their spokesman replied that they were my slaves to do what I
"Do you desire to come?" I inquired.
"O Lord Shabaka," answered their spokesman, "we do, though some of us
must leave wives and children behind us."
"Why?" I asked.
"For two reasons, Lord. Here we are men disgraced, though through no
fault of our own and if you were to leave us in this land, soon the
anger of the King would find us out and we should lose not only our
wives and children, but with them our lives. Whereas in another land
we may get other wives and more children, but never shall we get
another life. Therefore we would leave those dear ones to our friends,
knowing that soon the women will forget and find other husbands, and
that the children will grow up to whatever fate is appointed them,
thinking of us, their fathers, as dead. Secondly we are hunters by
trade, and we have seen that you are a great hunter, one whom we shall
always be proud to serve in the chase or in war, one, too, who went
out of his path to save our lives, because he saw that we had been
unjustly doomed to a cruel death. Therefore we desire nothing better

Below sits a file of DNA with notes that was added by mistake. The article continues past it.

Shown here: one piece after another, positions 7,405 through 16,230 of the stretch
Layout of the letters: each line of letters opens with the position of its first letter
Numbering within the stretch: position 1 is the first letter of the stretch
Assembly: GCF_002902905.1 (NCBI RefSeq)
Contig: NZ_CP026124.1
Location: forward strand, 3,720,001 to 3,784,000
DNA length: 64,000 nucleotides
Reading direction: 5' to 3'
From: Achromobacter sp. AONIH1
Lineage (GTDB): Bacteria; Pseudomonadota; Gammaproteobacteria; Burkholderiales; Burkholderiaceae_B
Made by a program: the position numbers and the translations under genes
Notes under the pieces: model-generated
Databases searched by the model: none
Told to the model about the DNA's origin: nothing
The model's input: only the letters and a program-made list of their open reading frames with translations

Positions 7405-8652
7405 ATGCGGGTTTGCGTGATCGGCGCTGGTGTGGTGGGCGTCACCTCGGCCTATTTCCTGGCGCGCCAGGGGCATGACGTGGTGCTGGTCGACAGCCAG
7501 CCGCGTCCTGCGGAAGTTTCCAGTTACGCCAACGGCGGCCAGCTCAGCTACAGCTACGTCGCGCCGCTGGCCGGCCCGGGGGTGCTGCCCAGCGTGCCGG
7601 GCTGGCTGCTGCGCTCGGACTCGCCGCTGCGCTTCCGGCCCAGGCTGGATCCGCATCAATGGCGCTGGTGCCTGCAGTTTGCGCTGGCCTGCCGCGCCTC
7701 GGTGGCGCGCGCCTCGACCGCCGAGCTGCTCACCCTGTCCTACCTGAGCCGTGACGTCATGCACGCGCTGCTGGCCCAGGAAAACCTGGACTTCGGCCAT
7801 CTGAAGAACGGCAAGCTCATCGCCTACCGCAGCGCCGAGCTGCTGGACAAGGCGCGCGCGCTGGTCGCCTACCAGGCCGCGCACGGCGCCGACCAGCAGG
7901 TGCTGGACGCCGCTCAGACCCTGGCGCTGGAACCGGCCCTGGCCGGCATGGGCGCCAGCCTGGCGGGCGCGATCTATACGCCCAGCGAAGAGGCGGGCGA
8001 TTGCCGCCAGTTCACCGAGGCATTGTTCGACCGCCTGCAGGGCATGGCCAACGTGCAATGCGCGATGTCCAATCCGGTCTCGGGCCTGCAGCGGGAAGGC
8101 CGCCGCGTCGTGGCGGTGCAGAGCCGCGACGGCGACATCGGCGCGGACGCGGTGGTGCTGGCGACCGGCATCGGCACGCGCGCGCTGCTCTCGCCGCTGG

than to be your slaves, hoping that perchance we may earn our liberty
from you in days to come by our good service."
"Is that the wish of all of you?" I asked.
Speaking one by one, they said that it was, though tears rose in the
eyes of some of them who were married at the thought of parting from
their women and their little ones, who, it seemed might not be brought
with them because they were the people of the King and had not been
named in the bet. Moreover, horses could not be found for so many, nor
could they travel fast.
"Come then," I said, "and know that while you are faithful to me, I
will be good to you, men of my own trade, and perhaps in the end set
you free in a land where brave fellows are not given to be torn to
pieces by wild beasts at the word of any kind. But if you fail me or
betray me, then either I will kill you, or sell you to those who deal
in slaves, to work at the oar, or in the mines till you die."
"Henceforth we have no lord but you, O Shabaka," they said, and one
after another took my hand and pressed it to their foreheads, vowing
to be true to me in all things while we lived.
So I bade them begone to bid farewell to those they loved and return